Why being first may not be much

Sam Smith – A recent Gallup poll finds Americans think the most positive thing about a Hillary Clinton presidency would be her serving as the nation’s first female president. But then they felt the same way about Barack Obama being the first black president and things haven’t quite worked out as well as expected.

I suspect that Jackie Robinson made us unduly optimistic about such matters, for, in fact, being first in no way guarantees that one will be best, or even good.

For example, if you truly believe in equality amongst ethnicities and genders then one has to assume that saints and sinners will be equitably distributed within such categories, in which case the first at the gate may only be a successful hustler rather than an admirable role model.

Of course, it can be argued that, at least, being first opens the gate for others of a similar ilk, but it doesn’t always work that way. For example, a new black candidate for president would undoubtedly have to spend considerable time explaining why he or she was different than Barack Obama.

It was fascinating, in the Obama instance, how the first at the gate mythology overwhelmed his actual story, such as his lack of significant achievement, his promotion by the anti-liberal Democracy Leadership Council, and the fact that the only election he had lost was to another black man, a former member of SNCC and the Black Panthers. Bobby Rush, who has represented his congressional district for over 20 years, described his opponent this way: “Barack Obama went to Harvard and became an educated fool. Barack is a person who read about the civil-rights protests and thinks he knows all about it.” Obama got only 30% of the vote, relying heavily on whites in Hyde Park.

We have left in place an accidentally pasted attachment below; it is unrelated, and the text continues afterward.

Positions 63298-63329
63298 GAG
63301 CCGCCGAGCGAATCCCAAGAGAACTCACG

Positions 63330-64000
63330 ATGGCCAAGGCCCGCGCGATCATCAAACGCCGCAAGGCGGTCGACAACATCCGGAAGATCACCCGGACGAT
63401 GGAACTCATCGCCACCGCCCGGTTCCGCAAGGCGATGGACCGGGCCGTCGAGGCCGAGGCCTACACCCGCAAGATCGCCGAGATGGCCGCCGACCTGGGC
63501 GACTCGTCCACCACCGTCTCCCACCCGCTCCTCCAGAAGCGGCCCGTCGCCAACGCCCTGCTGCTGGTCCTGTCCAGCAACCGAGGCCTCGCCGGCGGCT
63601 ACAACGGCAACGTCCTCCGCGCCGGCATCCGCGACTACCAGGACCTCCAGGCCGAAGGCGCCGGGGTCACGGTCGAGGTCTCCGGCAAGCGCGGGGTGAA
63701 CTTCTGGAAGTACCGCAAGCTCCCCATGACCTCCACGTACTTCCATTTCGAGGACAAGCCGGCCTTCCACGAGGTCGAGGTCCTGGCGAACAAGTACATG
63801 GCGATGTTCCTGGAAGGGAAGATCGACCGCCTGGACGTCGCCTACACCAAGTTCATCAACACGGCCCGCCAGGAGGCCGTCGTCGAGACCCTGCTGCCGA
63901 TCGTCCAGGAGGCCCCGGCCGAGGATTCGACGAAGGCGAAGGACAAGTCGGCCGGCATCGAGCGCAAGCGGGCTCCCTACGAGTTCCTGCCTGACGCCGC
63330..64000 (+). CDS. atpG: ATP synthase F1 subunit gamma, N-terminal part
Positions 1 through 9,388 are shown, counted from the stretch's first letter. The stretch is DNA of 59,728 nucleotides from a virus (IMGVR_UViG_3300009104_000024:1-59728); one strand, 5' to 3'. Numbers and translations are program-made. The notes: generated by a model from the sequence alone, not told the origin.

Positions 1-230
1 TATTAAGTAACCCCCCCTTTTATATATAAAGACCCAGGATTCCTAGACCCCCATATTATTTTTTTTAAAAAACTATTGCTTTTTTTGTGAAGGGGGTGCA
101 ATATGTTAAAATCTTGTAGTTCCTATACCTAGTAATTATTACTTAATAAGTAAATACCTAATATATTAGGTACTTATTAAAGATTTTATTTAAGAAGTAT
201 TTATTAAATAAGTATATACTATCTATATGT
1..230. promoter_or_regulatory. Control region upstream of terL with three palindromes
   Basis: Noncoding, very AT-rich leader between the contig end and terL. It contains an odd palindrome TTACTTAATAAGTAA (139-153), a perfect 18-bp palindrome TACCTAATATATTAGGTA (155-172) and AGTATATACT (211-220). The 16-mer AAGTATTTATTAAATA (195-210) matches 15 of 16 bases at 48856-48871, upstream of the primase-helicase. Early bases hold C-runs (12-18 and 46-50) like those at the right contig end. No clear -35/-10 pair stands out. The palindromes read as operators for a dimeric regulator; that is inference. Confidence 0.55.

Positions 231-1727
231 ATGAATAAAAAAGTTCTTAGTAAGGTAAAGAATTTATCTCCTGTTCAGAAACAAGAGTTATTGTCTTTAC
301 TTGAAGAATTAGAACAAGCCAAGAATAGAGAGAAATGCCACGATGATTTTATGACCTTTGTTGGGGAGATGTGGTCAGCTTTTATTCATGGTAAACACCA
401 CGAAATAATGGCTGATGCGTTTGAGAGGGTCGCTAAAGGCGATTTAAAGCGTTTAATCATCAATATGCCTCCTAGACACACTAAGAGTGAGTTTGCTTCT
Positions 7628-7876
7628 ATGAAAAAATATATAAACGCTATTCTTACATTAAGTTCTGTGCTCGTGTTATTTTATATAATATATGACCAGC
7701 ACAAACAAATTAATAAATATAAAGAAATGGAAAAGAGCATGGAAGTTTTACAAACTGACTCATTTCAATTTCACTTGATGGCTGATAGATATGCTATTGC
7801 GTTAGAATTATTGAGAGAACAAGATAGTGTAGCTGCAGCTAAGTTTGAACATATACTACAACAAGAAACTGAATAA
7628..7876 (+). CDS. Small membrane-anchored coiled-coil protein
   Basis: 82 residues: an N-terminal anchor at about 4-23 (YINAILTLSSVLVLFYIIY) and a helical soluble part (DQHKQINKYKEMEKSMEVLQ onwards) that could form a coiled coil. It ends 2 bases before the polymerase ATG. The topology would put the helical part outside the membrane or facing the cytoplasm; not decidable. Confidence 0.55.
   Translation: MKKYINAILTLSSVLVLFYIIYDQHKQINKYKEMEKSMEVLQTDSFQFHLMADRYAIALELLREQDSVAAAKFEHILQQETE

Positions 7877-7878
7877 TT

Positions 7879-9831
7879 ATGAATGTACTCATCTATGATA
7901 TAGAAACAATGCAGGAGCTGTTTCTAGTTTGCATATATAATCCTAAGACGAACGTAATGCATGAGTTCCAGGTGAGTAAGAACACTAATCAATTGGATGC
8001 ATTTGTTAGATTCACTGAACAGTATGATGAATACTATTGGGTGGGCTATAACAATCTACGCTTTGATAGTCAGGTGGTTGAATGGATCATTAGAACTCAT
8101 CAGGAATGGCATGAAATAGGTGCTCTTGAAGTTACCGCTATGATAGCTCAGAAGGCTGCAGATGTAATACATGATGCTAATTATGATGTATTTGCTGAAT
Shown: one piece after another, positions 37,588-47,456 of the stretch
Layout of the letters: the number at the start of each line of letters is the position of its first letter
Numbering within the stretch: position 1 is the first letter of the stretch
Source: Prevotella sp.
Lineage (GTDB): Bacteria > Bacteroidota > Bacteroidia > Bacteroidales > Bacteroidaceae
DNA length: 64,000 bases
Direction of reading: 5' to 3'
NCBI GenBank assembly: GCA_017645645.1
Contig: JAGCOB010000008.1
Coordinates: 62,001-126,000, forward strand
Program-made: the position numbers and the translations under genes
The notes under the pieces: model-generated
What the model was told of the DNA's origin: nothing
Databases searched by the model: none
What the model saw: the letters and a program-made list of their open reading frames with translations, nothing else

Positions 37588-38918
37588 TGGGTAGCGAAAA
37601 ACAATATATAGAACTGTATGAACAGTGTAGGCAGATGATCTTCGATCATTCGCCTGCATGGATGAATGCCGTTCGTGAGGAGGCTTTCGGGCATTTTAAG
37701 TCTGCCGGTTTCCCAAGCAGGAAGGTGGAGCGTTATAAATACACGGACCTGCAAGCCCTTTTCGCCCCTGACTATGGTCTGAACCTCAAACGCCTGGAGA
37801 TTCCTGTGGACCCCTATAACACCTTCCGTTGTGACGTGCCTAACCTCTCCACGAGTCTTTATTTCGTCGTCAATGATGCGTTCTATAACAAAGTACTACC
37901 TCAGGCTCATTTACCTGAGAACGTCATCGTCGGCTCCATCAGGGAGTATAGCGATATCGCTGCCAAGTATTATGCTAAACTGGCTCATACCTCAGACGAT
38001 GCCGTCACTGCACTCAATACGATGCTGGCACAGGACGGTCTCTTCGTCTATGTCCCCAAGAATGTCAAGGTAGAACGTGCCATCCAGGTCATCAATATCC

But none of this was talked about in his presidential effort. Portrayed as an heir of Martin Luther King come finally to the voting booth, he was in fact a run of the mill manipulator of favorable circumstances.

Furthermore, the record since then shows that breaking glass ceilings doesn’t necessarily meaning opening more doors. The unemployment rate for blacks, for example, has moved down only slightly since Obama took office. And the poverty rate for blacks has gone up.

Hillary Clinton’s inconsistent story is even more dramatic. Not only is she extraordinarily thin on achievements (other than promoting herself), her past is hardly one around which to celebrate gender liberation. With three of her business partners gone to prison, five of her major funders convicted of – or pleading guilty to – crimes, a compliant six years on the board of the anti-woman, anti-union Wal Mart, the subject of a number of serious and potentially criminal investigations, and a record far more in tune with the corrupt culture of Arkansas than with dreams of a new America, there is little reason she would even be considered for the job if she were a man.  Add to the fact, that if elected, she would be matched only by Richard Nixon and her husband in her shady past, it hardly seems the best way to enter a new era.

But we live in a time in which fantasy has overwhelmed reality. We consider Crimea more important than climate, fame more important than achievement, words more important than action, and power more important than integrity  – and something for the media to celebrate rather than question.

We no longer do anything as wise and simple as happened with Jackie Robinson before choosing him as  the first of something new: check his batting record.

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